Happiness and Utilitarianism

Topics: John Stuart Mill, Happiness, Ethics Pages: 5 (1883 words) Published: May 8, 2013
Dark Side of Utilitarianism
According to Bentham, an English moral philosopher and legal reformer, the highest principle of morality is to maximize happiness, the overall balance of pleasure over pain. This principle explains the Utilitarianism doctrine that is mostly the solution of everyone in every century. Utilitarianism can bring the most benefit for people. In contrast, throughout the three stories “Justice” by John Stuart Mill, Never Let Me Go by Kazuo Ishiguro, and “The One who Walks Away From Omelas” by Ursula K. Le Guinn, it is easy to see that utilitarianism mostly requires sacrifice that indirectly leads to dehumanization and repression of the individual voice. In the book “Justice”, the famous English Philosopher John Stuart Mill (1806-1873) mentions about Bentham’s Utilitarianism theory. Bentham believes that “the highest principle of morality is to maximize happiness, the overall balance of pleasure over pain” (Mill, 34). However, Mill wisely demonstrates several situations that are solved based on the utilitarianism theory which leads to sacrifice and dehumanization. One of Mill’s most effective examples is the lifeboat. The four English sailors and a cabin boy were stranded at sea in a small lifeboat in the South Atlantic after their ship has gone in a storm. The five people stayed bravely on the boat for 18 days without food and water, but then the four other sailors killed and ate the cabin boy who was being sick on the 19th day in order to survive. On the 24th day, they got rescued and were arrested. Applying the Utilitarianism theory, killing one person to save the other four people is the only option they have that can maximize the happiness with the least lost. On the other hand, the cabin boy was forced to sacrifice his life in this situation. He did not choose to die neither the four sailors did not have his assent to kill him. He was forced to sacrifice his own life to save the sailors and was eaten cruelly. The sacrifice of the cabin boy also brings out the dehumanization and the regression of the individual in this situation. The four sailors selfishly repressed the boy’s option and together killed him. The boy, of course, was sick and not strong enough to fight back the majority. Furthermore, under any circumstance, the sailors dehumanized the cabin boy because they killed to eat him like an animal. Utilitarianism seems very logical in order to maximize the happiness for everyone. Yet, human life is not appropriated to use in measuring the cost or benefit in some situation. Like in this example, utilitarianism leads negative sacrifice, dehumanization, and the repression of individual voice.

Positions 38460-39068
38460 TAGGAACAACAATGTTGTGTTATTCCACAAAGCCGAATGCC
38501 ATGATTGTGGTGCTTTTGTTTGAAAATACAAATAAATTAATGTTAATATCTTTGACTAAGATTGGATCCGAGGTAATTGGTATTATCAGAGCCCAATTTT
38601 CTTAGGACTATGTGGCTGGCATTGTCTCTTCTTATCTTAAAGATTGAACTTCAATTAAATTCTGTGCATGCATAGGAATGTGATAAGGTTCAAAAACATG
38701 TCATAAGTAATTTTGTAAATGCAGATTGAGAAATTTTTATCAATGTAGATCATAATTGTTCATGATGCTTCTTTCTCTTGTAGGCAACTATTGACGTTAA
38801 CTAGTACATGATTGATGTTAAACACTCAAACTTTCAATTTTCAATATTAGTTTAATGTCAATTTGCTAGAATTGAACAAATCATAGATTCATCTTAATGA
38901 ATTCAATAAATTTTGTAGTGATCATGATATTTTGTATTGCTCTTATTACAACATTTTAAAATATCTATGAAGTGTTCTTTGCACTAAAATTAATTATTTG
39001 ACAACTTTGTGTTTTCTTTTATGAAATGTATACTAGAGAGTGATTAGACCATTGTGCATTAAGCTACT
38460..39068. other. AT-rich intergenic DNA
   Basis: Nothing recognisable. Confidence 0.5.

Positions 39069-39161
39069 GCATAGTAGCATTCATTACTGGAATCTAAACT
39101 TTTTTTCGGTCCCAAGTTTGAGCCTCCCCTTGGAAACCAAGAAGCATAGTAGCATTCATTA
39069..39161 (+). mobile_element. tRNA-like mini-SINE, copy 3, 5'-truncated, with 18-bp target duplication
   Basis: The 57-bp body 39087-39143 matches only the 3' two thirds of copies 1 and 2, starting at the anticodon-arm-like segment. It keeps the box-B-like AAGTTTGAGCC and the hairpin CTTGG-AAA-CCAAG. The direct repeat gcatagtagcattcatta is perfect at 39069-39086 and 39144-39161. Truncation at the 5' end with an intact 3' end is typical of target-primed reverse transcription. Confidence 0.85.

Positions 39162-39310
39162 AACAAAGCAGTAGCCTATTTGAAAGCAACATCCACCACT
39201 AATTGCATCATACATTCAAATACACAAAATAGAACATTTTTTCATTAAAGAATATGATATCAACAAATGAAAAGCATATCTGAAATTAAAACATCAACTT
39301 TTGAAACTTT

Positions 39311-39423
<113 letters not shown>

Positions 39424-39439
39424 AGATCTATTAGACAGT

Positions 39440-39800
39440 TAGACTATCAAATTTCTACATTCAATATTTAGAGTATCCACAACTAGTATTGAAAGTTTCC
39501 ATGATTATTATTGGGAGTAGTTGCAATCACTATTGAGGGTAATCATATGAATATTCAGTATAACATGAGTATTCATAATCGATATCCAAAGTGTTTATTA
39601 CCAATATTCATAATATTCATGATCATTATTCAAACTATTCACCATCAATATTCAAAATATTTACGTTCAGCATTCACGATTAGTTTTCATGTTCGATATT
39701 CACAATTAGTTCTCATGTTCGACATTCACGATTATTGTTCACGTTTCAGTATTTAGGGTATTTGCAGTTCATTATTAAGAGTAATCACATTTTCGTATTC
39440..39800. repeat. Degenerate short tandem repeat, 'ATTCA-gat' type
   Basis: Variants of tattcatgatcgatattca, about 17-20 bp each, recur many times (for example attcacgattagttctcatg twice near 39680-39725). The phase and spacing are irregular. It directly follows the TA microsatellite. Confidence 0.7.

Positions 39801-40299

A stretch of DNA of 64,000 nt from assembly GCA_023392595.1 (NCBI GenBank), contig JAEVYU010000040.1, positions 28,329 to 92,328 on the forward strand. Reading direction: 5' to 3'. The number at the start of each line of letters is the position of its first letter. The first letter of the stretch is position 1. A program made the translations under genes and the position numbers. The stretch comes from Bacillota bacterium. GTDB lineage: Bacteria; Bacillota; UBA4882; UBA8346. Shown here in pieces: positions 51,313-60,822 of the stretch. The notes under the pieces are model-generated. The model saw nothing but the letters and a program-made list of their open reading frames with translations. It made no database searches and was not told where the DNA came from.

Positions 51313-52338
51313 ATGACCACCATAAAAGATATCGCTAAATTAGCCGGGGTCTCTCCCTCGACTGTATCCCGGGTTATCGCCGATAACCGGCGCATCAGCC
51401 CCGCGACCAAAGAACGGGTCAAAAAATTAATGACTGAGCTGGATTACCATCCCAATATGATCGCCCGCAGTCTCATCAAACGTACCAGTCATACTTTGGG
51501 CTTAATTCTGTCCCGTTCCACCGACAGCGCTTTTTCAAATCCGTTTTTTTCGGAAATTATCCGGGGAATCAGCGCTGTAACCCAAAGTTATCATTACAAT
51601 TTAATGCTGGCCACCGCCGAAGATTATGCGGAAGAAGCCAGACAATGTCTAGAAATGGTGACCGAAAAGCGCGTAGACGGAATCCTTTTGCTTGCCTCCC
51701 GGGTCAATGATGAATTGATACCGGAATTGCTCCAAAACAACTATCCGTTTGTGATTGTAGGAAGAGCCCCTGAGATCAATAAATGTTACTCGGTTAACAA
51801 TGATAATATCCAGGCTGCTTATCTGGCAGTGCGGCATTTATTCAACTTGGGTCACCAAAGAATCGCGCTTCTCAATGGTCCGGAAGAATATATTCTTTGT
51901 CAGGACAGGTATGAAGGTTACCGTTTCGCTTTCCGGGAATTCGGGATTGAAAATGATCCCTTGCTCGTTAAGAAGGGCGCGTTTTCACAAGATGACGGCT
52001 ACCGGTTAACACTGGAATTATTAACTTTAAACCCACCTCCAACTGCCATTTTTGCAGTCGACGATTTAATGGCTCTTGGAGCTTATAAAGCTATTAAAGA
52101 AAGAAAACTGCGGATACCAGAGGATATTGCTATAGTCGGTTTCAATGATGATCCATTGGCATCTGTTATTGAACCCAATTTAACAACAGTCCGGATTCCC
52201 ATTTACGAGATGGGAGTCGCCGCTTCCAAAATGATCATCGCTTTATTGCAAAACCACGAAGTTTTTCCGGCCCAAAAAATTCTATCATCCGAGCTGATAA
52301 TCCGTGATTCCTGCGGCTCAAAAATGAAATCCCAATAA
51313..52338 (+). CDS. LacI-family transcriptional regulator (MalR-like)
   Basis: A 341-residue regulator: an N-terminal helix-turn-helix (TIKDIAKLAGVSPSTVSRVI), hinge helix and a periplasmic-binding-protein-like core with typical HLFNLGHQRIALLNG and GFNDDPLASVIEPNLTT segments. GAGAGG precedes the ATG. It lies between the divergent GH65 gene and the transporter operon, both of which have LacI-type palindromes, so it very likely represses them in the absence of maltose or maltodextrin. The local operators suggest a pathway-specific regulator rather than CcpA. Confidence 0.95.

It is very clear to see that the four sailors dehumanized the cabin boy because they are the majority. The story happens in just a very small amount of people. In the novel Never Let Me Go by Kazuo Ishiguro, the minority is a group of clones that sacrifice their happiness while being dehumanized and repressed by the whole society. The novel is about the whole groups of students who are isolated from society. These students don’t have parents; their friends are also their relatives because they all grow up together in the school named Hailsham. The three main characters in the story is Kathy, the narrator, and her two best friends Tommy and Ruth. Since, Tommy and Kathy start to like each other, Ruth steps in the relationship and date Tommy because she doesn’t want to be alone. However, the three kids keep building up a strong friendship as well as the true love of Tommy and Kathy. The students are known that they are clones when they are eighteen. Their only purpose in life is to donate their vital organs for their “possible”. This can see as utilitarianism because this small group of clones will sacrifice their lives to save the majority of human in society. Although on clones can save some more human lives, this sacrifice is the same as dehumanization. People don’t treat them as human. People create...
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